A super-slick hull paint developed in Nova Scotia will undergo its toughest trial yet in 2022 when larger vessels test the product's protective and anti-fouling properties in harsh, open ocean conditions in the North Atlantic.
Graphite Innovation and Technologies uses graphene — a carbon-based nanomaterial — as the basis for its strong, slippery and non-toxic hull paint. The coating helps prevent marine fouling — when aquatic organisms such as barnacles stick to the hull — thus improving the flow of water against the vessel, making it more efficient.
Tests funded by Transport Canada on six Cape Islander lobster boats in Nova Scotia showed a 20 per cent reduction in fuel consumption and lower noise levels.
Now, the hull paint is going on much larger vessels, including the 193-metre Oceanex Sanderling, a roll-on roll-off vessel that carries cargo to Newfoundland and Labrador, and the 60-metre Baffin Fisheries trawler Inuksuk operating off Greenland and Baffin Island.
"The vessels operated by Oceanex and Baffin Fisheries are larger vessels that move at a much higher speed than the smaller inshore fishing boats previously tested under our contract with Transport Canada," said Mo AlGermozi, president of Graphite Innovation and Technologies.
"This is so much more comparable to the larger shipping vessels that we are targeting as our key customers, since shipping fleets are most interested in minimizing fuel costs and improving their environmental impact."
Testing on Oceanex cargo ship
The Oceanex fleet of three ships carries about half the goods each year into the province of Newfoundland and Labrador.
Based in St. John's, the Sanderling goes into a regularly scheduled dry dock at the end of December where a large patch of the hull will be coated with GIT hull paint.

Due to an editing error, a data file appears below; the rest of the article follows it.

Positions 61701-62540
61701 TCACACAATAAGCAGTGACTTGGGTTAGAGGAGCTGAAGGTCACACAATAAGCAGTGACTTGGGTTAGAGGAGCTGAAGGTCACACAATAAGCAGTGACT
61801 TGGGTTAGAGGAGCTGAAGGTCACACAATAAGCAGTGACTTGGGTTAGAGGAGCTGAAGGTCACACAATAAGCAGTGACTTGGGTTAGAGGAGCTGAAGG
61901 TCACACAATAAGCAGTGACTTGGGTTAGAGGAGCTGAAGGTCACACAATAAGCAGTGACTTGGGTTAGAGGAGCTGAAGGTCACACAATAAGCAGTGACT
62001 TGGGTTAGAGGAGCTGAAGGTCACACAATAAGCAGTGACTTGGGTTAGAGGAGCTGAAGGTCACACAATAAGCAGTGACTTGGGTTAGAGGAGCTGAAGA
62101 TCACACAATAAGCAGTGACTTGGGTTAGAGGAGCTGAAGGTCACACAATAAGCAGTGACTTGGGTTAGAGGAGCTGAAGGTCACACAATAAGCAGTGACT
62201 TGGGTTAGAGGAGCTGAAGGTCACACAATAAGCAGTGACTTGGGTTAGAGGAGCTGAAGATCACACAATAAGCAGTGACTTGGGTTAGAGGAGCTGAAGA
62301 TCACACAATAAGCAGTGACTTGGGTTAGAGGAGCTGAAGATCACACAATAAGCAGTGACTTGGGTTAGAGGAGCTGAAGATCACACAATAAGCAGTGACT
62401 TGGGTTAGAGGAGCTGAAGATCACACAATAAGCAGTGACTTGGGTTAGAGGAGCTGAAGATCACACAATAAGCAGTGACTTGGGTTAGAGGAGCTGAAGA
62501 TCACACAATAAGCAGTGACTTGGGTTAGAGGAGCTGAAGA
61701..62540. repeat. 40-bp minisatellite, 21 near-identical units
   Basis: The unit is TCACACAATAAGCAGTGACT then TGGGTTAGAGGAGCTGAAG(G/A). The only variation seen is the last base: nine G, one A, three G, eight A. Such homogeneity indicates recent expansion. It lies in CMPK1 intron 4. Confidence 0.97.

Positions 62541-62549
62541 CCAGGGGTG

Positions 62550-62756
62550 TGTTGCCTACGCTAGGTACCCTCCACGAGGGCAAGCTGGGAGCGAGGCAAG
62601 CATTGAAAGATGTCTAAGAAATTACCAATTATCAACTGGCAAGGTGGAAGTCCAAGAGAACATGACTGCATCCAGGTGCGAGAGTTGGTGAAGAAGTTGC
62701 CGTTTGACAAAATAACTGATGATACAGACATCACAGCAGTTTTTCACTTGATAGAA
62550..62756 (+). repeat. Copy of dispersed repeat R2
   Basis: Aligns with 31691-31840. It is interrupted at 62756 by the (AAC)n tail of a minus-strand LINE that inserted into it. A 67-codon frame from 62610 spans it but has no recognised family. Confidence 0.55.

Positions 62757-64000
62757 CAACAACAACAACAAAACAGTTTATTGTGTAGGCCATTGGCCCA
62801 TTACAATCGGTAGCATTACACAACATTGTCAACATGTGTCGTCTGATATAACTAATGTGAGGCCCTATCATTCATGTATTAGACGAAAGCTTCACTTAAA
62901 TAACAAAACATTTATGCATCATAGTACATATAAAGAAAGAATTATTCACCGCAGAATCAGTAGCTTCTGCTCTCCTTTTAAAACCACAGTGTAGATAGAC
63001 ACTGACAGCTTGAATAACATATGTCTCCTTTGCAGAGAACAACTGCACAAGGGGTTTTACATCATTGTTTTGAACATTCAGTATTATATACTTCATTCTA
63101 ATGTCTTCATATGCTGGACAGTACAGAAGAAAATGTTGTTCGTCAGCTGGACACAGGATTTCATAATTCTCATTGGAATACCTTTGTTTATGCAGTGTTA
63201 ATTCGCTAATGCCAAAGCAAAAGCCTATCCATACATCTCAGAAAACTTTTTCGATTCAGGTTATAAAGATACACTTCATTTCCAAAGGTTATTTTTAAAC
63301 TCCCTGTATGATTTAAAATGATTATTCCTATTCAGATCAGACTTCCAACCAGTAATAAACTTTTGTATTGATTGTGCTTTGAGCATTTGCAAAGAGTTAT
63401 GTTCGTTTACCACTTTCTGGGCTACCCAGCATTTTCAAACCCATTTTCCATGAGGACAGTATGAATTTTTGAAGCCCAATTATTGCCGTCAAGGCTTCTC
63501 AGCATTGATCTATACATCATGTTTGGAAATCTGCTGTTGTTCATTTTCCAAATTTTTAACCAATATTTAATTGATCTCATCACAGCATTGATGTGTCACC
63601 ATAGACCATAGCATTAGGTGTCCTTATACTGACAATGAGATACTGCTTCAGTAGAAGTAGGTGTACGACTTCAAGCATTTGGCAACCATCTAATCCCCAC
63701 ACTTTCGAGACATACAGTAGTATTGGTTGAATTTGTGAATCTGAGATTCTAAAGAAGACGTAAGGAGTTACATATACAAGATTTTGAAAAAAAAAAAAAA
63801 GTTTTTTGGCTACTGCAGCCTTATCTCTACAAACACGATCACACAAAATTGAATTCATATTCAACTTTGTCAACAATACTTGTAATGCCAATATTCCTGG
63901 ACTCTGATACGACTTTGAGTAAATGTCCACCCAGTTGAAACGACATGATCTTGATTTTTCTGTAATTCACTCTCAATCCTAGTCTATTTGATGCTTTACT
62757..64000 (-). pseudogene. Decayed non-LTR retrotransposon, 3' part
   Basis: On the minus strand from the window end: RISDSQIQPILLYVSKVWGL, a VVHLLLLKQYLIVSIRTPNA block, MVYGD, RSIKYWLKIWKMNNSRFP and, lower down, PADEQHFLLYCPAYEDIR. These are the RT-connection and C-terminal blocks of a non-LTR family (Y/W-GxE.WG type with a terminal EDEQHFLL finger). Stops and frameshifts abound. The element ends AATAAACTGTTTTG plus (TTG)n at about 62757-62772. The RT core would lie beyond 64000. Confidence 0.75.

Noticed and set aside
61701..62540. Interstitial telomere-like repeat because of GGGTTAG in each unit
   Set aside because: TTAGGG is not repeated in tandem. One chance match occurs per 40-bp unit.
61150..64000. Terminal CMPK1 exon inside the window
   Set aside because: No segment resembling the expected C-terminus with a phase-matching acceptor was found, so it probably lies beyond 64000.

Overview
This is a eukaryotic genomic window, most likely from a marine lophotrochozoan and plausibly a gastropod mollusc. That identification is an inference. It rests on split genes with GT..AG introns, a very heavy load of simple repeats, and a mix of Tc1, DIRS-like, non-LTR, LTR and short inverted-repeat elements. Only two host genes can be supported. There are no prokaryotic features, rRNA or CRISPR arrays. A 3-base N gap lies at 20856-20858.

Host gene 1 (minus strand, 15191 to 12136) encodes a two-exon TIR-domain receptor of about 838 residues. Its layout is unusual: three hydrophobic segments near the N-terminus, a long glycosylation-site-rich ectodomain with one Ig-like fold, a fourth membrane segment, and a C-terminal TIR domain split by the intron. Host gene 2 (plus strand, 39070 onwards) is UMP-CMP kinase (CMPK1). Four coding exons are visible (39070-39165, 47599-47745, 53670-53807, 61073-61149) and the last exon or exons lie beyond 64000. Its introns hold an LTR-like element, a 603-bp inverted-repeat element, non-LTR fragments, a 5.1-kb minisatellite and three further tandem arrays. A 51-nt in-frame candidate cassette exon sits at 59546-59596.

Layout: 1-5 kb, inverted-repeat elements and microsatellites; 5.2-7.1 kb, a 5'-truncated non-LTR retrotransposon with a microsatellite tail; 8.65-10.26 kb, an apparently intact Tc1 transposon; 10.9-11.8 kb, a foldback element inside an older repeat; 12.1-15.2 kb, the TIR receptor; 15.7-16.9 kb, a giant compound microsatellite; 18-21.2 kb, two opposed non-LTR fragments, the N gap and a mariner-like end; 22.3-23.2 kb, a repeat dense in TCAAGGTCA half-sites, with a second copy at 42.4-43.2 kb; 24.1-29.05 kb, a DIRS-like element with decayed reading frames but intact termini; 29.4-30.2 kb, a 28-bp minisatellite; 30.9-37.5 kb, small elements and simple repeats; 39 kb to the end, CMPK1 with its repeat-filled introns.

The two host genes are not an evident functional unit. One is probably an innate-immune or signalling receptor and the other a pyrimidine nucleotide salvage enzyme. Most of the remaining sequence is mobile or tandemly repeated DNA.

After it goes back into service at the end of January, quarterly underwater surveys will be carried out to compare results with the existing paint.
"We believe it will be obvious to see how well this is performing against the other coating that's on the vessel today," said Matthew Hynes, executive vice-president of Oceanex.
He expects the coating to last at least three years.
"At the end of the day, it's a steel ship operating in salt water, and it goes through ice and different things. We need to make sure that the hull is protected. And number 2, it needs to run efficiently, which means we can't see any growth or fouling on the bottom."
In February, a full underwater hull coating will be applied on Baffin Fisheries' MV Inuksuk before it sets out to harvest shrimp and turbot in northern waters.
Both companies are ultimately seeking a durable coating that delivers fuel efficiency.
"If we see fouling of our ships' hulls, as an example, it means we burn more fuel, which has an environmental impact and a commercial impact. So at the end of the day, it's a win-win for everybody here. If we see success in this product and it's definitely something that — provided it's competitive once it's mainstream — that we'd be considering for the rest of our fleet," said Hynes.
Part of $4.6M project
In total, nine vessels will be coated as part of the federal government's Ocean SuperCluster innovation program.
It is funding $2.2 million of the $4.6-million Smart Protective Coatings project, led by Graphite Innovation and Technologies. The rest is coming from industry.
Various ice-strengthened vessels are also part of the project.
"The more vessels we are able to apply our coating to, the better our fuel-savings data becomes, and each new company that has used our product adds to the credibility of not only our data, but the product as a whole," said AlGermozi.
He said the company expects to announce a deal in mid-2022 with an unnamed shipper out of Singapore that owns over 180 vessels.
New carbon emission reduction standards for existing vessels introduced by the International Maritime Organization go into effect in 2023.
Compliance standards under the Energy Efficiency Existing Ship Index are forcing owners to become more efficient, and underwater hull and propeller coatings are one way to reduce greenhouse gas emissions.
"Traditionally the marine sector has been slower to adopt new technologies, and anything we can add to our arsenal as we target the largest shipping companies in the world is a huge asset," said AlGermozi.
"We want to take the lessons learned from our work coating inshore fishing vessels, take that to these larger vessels and ultimately beyond this project to the largest fleets in the world."
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